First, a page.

GRAND RAPIDS, MI – Dayle Wood has a brand new "birthday," and she's thankful for every new day, week and year she has to live.
It has been a little over a year since Wood collapsed during an Aquinas volleyball practice because of an irregular heartbeat and needed to be revived via an automated external defibrillator (AED).
Wood is still a full-time student at Aquinas and is back to playing volleyball with the Saints, thanks in part to the implantable cardioverter-defibrillator (ICD), which is programmed to detect cardiac arrhythmia and correct it by delivering a jolt of electricity and also has a pacemaker built into it, in her chest.
Life is pretty much as back to normal as can be for the former Grant volleyball standout, who was known as an aggressive player with a hard attack while with the Tigers.
"It is a very humbling feeling to be back on the court," said Wood, a sophomore. "I try to not take a single moment for granted because as we all know our last could come up when we least expect it.
"But with that said, my demeanor and mentality on the court hasn't changed. The majority of the time I forget I have my fib or that anything happened for that matter, until I look down of course, because there's a strange bump."
Wood will never forget the date of her sudden collapse – Sept. 9, 2013. At the time her father, Darin Wood, said doctors told him 92 percent of the people who suffer a similar irregular heartbeat do not survive when an attack happens.
She treated the memorable date like a birthday, and celebrated the one-year anniversary with her Aquinas teammates and family and friends.
"It was so fun," Wood said. "It got a little emotional when I went and talked to Kevin Parker, one of the trainers who brought me back, but it quickly turned back around when my mom (Cheri Wood) surprised me with cheesecakes for the team and with a one-year birthday candle. They sang 'Happy Birthday' to me and everything. Those memories will be cherished for forever."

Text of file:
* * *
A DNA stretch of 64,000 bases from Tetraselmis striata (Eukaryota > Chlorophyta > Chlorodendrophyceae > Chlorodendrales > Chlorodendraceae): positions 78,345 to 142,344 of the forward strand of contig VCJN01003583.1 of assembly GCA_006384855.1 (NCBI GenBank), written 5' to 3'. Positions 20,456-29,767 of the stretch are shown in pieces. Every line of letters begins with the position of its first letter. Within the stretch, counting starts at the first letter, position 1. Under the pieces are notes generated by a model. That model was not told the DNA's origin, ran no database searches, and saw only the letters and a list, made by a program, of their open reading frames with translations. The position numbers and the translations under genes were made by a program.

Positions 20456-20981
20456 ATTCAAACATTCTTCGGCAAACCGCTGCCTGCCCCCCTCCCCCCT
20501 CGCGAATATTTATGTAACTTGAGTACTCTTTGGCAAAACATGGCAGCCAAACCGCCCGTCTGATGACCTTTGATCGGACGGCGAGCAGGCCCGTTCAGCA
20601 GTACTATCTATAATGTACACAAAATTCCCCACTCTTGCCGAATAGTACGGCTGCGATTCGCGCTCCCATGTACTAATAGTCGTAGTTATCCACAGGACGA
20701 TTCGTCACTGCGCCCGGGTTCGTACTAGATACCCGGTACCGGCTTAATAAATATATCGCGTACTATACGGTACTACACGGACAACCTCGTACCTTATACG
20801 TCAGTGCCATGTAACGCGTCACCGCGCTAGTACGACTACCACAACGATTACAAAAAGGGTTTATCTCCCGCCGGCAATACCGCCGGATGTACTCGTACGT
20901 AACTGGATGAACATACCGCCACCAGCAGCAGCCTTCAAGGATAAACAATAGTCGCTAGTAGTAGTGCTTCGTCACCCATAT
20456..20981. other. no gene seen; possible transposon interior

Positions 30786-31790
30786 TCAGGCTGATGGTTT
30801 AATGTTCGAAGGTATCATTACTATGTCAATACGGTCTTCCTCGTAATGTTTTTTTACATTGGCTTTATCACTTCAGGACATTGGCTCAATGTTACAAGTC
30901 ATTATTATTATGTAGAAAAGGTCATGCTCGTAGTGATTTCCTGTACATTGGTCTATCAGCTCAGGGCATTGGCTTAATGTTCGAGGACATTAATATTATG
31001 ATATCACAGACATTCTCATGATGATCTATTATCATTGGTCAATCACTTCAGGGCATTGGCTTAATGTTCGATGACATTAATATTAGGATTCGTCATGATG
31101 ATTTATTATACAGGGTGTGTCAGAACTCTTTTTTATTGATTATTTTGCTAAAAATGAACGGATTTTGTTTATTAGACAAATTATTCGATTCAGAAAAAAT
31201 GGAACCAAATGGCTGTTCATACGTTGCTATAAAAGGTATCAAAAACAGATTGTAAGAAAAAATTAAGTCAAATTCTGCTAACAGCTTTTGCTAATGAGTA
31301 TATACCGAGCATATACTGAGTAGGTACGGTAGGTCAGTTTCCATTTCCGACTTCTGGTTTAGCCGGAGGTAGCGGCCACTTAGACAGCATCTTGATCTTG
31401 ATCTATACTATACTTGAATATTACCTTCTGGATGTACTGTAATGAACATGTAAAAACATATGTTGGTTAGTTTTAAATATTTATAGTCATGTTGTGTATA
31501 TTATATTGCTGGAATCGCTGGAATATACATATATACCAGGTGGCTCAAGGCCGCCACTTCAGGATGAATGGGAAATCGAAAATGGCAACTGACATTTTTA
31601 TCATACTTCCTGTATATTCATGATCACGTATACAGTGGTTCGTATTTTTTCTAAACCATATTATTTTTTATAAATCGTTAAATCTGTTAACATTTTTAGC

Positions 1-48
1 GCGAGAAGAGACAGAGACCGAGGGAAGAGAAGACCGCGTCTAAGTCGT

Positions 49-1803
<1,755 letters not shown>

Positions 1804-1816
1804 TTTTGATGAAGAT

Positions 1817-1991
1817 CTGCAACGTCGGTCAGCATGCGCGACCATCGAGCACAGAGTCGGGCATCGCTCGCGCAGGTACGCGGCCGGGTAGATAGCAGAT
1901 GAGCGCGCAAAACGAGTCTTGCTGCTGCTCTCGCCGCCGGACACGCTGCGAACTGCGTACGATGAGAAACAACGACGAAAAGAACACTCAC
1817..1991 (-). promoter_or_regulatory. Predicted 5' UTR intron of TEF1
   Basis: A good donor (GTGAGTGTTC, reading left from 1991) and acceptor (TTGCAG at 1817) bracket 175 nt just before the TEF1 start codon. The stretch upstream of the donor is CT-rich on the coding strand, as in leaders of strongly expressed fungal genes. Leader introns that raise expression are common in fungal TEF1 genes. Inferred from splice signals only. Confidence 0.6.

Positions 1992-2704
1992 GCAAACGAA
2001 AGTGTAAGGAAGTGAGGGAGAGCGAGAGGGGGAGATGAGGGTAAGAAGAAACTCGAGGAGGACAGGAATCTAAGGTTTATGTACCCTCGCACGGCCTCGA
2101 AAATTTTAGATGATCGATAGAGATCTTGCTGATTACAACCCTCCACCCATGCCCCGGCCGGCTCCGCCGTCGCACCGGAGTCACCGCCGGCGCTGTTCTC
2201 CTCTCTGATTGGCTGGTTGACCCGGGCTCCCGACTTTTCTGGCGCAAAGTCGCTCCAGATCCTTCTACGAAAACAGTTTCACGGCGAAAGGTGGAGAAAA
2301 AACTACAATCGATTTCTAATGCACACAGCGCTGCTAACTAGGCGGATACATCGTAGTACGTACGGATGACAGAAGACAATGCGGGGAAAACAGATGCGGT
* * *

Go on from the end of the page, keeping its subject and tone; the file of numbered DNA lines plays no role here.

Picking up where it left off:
Wood reports that so far, there have been no mishaps or complications.
When she plays volleyball, she wears an Evo Shield that fits into a custom shirt as a precaution to protect the wires, just in case she would ever get hit.
"It's pretty awesome and definitely gives me a piece of mind knowing for the most part I'll be golden," said the 19-year-old sophomore. "The facts about the shield say it can take up to a 90 mph fastball, but I don't dare try, I'll just take their word."
Wood received clearance to play during the spring.
Since then she's been back on the court and back in the classroom with a pretty normal routine. She's a great reminder of how valuable it is to have AED devices available and stationed in all gymnasiums in case something similar happens to other athletes.
But when Sept. 9 rolls around, she's reminded of how blessed she is to be alive.
"It's crazy to think it's been a year already," said Wood, whose actual birthday is Feb. 5. "I'm very thankful for how helpful and supporting my teammates and coaches have been with the transition of getting back into the swing of things. Who knew going through everything I would come out with 15, not just teammates, but sisters.
"I have been beyond blessed by the big man upstairs, and for that I'll be forever thankful."